Children may stim at school or college as a way to self-soothe, so they are in fact less disruptive in the classroom, or as a way to cope with feelings of anxiety – this could be social anxiety or because they find their schoolwork challenging. Stimming in children or teens does not necessarily indicate poor behaviour, a lack of concentration or any kind of neurological problem.

Psychologists do not fully understand why stimming works for some people. They believe that it may be linked to certain chemicals in our brain, specifically dopamine, serotonin and glutamate. These chemicals, also known as neurotransmitters, are associated with self-stimulatory behaviours and they help to regulate emotion.

Stress Ball Being Used

How to stim safely 

Most of the time, stimming behaviours pose little danger and can be used as an easily accessible coping mechanism in difficult situations. Occasionally though, stimming can become hazardous.

Stimming behaviours that may cause problems can include:

  • Excessive head banging.
  • Scratching.
  • Hair pulling.
  • Hitting yourself.
  • Arm biting.

If stimming is causing injury (or the risk of injury), pain/discomfort, restricting access to learning or opportunity, then it is probably best to try to restrict or modify the behaviour.

If a person is stimming in an unsafe way you can help to encourage them to stop by:

  • Creating a safe environment.
  • Limiting stress/identifying triggers.
  • Seeking professional help when needed (either a GP or psychologist).
  • Rewarding good behaviours instead of ‘punishing’ bad ones.
  • Creating a support network around them of family, friends, educators, employers and medical staff to share information and help them to feel safe and understood.

Although stimming is widely regarded as a repetitive behaviour, it can sometimes become more of an obsessive behaviour. Obsessive behaviours can impact on people’s quality of life and actually increase anxiety. If you suspect repetitive behaviour is becoming an obsession, rather than simply a coping mechanism, early intervention is key.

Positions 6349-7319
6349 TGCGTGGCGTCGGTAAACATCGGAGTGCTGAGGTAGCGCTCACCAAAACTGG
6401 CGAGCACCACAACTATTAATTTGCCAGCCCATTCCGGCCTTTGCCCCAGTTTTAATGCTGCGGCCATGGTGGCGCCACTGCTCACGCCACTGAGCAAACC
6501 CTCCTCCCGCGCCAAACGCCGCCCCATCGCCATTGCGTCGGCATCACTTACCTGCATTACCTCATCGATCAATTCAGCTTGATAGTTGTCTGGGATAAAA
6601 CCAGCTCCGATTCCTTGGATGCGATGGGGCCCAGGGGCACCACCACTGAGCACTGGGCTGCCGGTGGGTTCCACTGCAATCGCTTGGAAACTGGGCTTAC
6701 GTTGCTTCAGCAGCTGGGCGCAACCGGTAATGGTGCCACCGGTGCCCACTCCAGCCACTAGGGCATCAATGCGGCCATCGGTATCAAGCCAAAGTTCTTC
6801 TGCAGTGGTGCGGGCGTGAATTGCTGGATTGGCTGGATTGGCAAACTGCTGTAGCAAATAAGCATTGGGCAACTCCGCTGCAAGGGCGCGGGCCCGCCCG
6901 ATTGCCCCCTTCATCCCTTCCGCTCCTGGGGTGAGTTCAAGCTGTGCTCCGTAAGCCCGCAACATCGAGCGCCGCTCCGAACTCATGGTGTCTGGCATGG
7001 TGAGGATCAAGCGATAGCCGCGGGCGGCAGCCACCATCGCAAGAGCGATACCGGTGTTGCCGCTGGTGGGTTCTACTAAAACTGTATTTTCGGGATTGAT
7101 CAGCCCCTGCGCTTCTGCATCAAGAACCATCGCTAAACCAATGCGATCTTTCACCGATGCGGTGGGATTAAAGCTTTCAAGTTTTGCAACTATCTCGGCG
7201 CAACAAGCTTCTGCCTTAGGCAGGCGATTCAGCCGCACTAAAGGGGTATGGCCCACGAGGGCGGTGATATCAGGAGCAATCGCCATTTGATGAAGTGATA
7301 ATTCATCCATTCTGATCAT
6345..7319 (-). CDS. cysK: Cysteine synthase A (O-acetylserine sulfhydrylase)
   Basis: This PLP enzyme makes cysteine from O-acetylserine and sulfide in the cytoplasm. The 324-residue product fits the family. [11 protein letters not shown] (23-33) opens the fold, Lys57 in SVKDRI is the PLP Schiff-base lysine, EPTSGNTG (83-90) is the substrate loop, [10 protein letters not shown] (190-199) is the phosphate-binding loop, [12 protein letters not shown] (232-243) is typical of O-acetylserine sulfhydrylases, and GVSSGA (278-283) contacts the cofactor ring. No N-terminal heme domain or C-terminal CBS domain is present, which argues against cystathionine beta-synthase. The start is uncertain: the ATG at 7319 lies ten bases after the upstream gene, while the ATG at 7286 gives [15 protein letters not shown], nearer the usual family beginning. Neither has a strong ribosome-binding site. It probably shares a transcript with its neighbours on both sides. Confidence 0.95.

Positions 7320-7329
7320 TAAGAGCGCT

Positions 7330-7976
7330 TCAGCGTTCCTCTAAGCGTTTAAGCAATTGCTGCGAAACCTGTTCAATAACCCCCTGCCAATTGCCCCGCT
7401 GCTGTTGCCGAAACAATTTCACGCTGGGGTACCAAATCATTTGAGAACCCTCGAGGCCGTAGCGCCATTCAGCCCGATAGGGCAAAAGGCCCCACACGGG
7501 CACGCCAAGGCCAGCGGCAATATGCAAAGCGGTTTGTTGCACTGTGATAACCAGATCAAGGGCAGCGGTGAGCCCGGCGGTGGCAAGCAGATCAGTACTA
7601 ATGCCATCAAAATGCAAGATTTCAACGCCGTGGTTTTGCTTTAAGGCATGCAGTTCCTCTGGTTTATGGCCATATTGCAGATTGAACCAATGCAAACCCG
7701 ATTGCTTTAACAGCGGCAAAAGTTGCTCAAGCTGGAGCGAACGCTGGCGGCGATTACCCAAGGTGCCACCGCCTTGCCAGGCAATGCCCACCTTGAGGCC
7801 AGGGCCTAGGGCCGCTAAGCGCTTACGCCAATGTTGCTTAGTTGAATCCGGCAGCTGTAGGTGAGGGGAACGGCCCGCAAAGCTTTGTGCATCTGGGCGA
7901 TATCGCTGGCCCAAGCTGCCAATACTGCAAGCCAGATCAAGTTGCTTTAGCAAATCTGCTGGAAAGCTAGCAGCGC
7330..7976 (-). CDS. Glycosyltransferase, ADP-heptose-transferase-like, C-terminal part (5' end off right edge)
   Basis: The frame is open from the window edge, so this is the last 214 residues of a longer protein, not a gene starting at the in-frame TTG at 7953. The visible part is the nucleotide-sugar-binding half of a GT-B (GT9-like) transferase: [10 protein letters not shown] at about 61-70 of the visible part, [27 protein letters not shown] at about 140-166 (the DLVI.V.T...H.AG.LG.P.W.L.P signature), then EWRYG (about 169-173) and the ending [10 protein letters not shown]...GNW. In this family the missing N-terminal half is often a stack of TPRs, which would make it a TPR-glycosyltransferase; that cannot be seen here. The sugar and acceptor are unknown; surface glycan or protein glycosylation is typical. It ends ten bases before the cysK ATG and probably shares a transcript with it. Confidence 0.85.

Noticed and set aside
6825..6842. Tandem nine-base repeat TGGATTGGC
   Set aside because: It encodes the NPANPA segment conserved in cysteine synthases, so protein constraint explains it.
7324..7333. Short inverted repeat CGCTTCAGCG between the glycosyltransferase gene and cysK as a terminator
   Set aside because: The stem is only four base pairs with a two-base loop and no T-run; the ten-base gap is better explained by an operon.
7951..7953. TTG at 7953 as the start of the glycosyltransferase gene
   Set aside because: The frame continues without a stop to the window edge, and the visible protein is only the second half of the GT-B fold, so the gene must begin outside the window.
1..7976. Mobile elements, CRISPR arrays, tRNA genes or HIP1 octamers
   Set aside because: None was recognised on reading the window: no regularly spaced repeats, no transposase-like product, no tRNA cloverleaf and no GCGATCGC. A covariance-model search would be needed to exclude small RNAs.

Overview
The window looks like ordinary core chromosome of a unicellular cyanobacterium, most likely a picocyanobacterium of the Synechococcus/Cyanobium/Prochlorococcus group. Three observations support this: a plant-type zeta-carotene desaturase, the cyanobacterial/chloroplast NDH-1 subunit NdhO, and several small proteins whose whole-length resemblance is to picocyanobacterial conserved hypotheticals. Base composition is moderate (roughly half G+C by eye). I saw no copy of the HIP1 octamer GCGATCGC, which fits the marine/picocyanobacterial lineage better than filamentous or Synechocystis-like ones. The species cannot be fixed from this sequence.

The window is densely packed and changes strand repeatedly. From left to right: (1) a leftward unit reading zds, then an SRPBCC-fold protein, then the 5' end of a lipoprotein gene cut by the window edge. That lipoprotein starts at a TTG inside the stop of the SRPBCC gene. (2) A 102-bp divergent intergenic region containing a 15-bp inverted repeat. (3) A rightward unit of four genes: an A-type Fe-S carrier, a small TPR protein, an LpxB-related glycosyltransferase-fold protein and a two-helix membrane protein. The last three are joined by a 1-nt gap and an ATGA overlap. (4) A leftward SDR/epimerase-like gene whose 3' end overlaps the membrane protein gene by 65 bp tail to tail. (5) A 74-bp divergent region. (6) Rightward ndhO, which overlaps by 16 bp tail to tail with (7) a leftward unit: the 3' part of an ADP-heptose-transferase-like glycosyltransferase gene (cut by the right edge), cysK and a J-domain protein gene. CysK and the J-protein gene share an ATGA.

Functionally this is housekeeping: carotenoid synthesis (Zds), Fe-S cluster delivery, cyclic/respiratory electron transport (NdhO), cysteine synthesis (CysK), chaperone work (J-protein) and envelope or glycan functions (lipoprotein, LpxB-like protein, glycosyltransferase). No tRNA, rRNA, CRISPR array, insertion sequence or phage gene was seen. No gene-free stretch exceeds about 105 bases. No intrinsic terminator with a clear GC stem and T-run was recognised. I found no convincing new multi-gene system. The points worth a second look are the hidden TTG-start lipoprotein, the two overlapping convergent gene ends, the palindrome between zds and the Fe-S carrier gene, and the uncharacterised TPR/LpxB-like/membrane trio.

Firstly, consider why this type of behaviour is occurring and whether you can somehow modify the situation or environment to help the person who is stimming in an obsessive or unsafe way. Perhaps there is a sensory issue such as too much light or noise that can be easily dealt with.

It may be that the person is suffering from underlying anxiety and by talking to them and helping them to deal with their emotions in a different way they can find new strategies to replace unsafe stimming.

Some effective strategies to calm anxiety and replace obsessive or dangerous stimming behaviours can include:

  • Taking 5-10 deep breaths.
  • Squeezing a stress ball.
  • Setting targets/limits.
  • Identifying alternatives.
  • Encouraging the idea of ‘self-control’.

There has also been a recent surge in popularity of so-called ‘fidget toys’ particularly amongst young children. These toys will often squash or stretch or come apart and fit back together easily. They can be an excellent distraction and a healthy way to deal with stress – using them often has a calming effect on children, especially those with sensory issues or ADHD and people of all ages with autism.

These fidget toys are often made from soft, pliable materials and interesting textures or are designed to pop back into place after being pressed. Stretching, scratching or biting these can provide a safe alternative to more harmful stimming behaviours.

Anxiety is experienced by many people in the modern world and it is not just those on the autistic spectrum who may begin to rely on stimming too heavily, especially those who may suffer from OCD.

The ‘elastic band trick’

The ‘elastic band trick’ is suggested by some psychologists for people who are experiencing intrusive thoughts/behaviours – the idea is to place an elastic band around your wrist and ping it every time you start to experience stress or bad thoughts. After a short amount of time, a person should begin to associate the uncomfortable feeling of the band snapping against their skin with certain triggers or behaviours, thus learning to avoid them.

Stimming is often subconscious and does not generally need to be addressed in this way, but if you begin to associate not acting out repetitive behaviours with feelings of fear, this simple technique can help you to regain a feeling of control over your life. This way, you might stim because you want to, but not because you have to.

If stimming behaviours become intrusive, obsessive or dangerous, then it is best to try to address the underlaying cause for this type of excessive stimming and look for an alternative coping mechanism. The vast majority of the time, stimming is a perfectly healthy distraction for people that can help them to feel calmer, happier and less anxious.

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About the author

Vicky Miller

Vicky Miller

Vicky has a BA Hons Degree in Professional Writing. She has spent several years creating B2B content and writing informative articles and online guides for clients within the fields of sustainability, corporate social responsibility, recruitment, education and training. Outside of work she enjoys yoga, world cinema and listening to fiction podcasts.